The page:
In other words, someone pulled it out of their digestive tract and it became conventional wisdom, just like the CICO theory.

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17103 · June 12, 2014 at 4:27 PM

The calories thing is useful in one aspect: determining if you're at least eating enough to meet your BMR + activity level. If you eat below this, you risk stress issues, which are fine in the short term, but damaging in the long term (hint do cyclical CR or use IF instead and get plenty of nutrients.)

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10176 · June 12, 2014 at 2:31 PM

I wasn't using 100 calorie per day deficits raydawg. I was using 1000 calorie per day deficits. Every day for 6 months. I lost an average of 2 lbs a week of real weight, which for me was confirmation that the 3500 cal/lb is approximately correct. At the beginning the deficits came from food reduction, by the end it was all exercise. I agree that small deficits are rarely successful. Counting is not accurate enough and people lose patience. But on 1000 deficits it works.

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26182 · June 12, 2014 at 4:35 PM

The math still works, the problem is the measurement. It is impossible to determine calories out without waking around with an instrument up your rectum. 100 calories is what .02 lbs of fat. That's a rounding error. It's like trying to measure your foot with a yard stick. Sure you can tell your foot is about a third, but you could never determine if you are a size 9 or 9.5 or 10, etc.

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0 · June 12, 2014 at 11:12 AM

at this point everyone here should know at least a little about what you wrote. but please, take a look at the questions arising everyday here, in this forum... all topics have answers saying about calories and concepts not related with the paleo at all, and the people which comes here to learn about the paleodiet are getting confused. it's nasty

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10176 · June 18, 2014 at 3:28 PM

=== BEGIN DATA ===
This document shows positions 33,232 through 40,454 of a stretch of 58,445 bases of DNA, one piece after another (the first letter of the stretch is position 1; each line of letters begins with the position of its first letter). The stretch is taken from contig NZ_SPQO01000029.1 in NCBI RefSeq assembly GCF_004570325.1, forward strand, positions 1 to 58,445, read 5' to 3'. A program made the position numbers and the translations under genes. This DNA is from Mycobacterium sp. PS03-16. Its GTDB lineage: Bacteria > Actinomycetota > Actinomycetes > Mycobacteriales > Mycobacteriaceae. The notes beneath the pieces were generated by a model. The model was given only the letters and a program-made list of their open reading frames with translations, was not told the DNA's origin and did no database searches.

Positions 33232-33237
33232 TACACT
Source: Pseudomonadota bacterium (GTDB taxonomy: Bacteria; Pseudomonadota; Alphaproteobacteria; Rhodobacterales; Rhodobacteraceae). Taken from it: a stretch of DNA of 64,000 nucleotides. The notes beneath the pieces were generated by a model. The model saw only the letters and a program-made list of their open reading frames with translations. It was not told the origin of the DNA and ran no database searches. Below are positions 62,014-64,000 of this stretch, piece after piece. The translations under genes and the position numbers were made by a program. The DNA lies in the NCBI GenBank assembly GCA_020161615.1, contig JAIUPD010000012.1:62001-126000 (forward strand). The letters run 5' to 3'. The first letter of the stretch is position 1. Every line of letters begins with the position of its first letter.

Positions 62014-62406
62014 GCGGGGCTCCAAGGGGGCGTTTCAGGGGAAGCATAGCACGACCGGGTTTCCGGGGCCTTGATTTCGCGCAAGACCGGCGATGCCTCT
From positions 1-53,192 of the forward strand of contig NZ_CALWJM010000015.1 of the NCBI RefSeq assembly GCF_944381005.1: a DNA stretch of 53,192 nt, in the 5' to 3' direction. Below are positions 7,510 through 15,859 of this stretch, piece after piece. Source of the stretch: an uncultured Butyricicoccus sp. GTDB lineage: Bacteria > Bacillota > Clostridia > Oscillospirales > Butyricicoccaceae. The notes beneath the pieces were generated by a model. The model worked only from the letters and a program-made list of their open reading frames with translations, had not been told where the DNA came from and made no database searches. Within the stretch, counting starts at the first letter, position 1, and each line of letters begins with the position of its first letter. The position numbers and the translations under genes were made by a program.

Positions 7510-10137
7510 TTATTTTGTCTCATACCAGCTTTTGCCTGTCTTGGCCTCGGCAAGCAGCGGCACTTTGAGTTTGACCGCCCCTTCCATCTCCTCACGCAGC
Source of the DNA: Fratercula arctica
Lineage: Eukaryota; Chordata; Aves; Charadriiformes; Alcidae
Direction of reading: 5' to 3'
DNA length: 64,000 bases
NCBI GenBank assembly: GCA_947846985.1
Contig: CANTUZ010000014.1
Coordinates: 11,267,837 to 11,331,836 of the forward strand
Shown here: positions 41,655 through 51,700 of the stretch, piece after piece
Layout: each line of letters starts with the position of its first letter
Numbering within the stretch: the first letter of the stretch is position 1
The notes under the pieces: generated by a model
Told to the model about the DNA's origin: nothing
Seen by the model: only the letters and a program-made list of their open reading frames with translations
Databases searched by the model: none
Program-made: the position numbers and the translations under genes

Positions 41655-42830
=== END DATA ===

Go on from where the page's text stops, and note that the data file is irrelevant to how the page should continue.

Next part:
Since I've actually done it successfully to lose 50 lbs and keep it off for 7 years, I'll point out a few things about calorie counting that I learned:

-It's not an exact science. You check your work with the scale. If you're not losing weight as planned you adjust.

-You don't starve yourself. The body guards its fat and willingly sacrifices muscle if it's underfed.

-People undercount their food and overcount their exercise. Thismakes it very hard to lose on small deficits.

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10176 · June 18, 2014 at 3:40 PM

Continuing to say that it's a myth doesn't falsify it raydawg. Calorie counting works very well for getting from obesity to normal weight. Just like VLC, though maybe you have to work harder at it. Lower than normal weight is another story and a different strategy.

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10176 · June 12, 2014 at 10:06 AM

I try to convince people that Paleo is about behavior and not just changing the set of snacks you eat while watching TV. But no one pays much attention.

I realized that calories were important before I knew about Paleo. I used what I learned to lose 50 lbs and keep it off. Knowing about calories forced me more and more into Paleo behavior, and to a recognition that some foods are better than others depending on what you do with them after you digest them.

Most of the Paleo pundits are in it for the money and are vested in creating their own mysticism. Educate yourself in ancient practices by reading books like The Conquest, The Oregon Trail and The Leopard's Tale. Get an understanding of how the life was lived. Then decide on whether calories are useful for Paleo living now. Those books won't point you towards fructose theory, leptin reset and bulletproof coffee.

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0 · June 13, 2014 at 3:15 AM

Well said. My neurology prefers keto-paleo, so I'm inspired by "My life among the Eskimos" by Stefansson. I may screw up my courage to try raw meat one of these days (ok besides a tiny bit of raw beef). Will have to look up the others you mentioned. But which "The Conquest" do you mean? I'm finding mostly romance novels (gagg!!).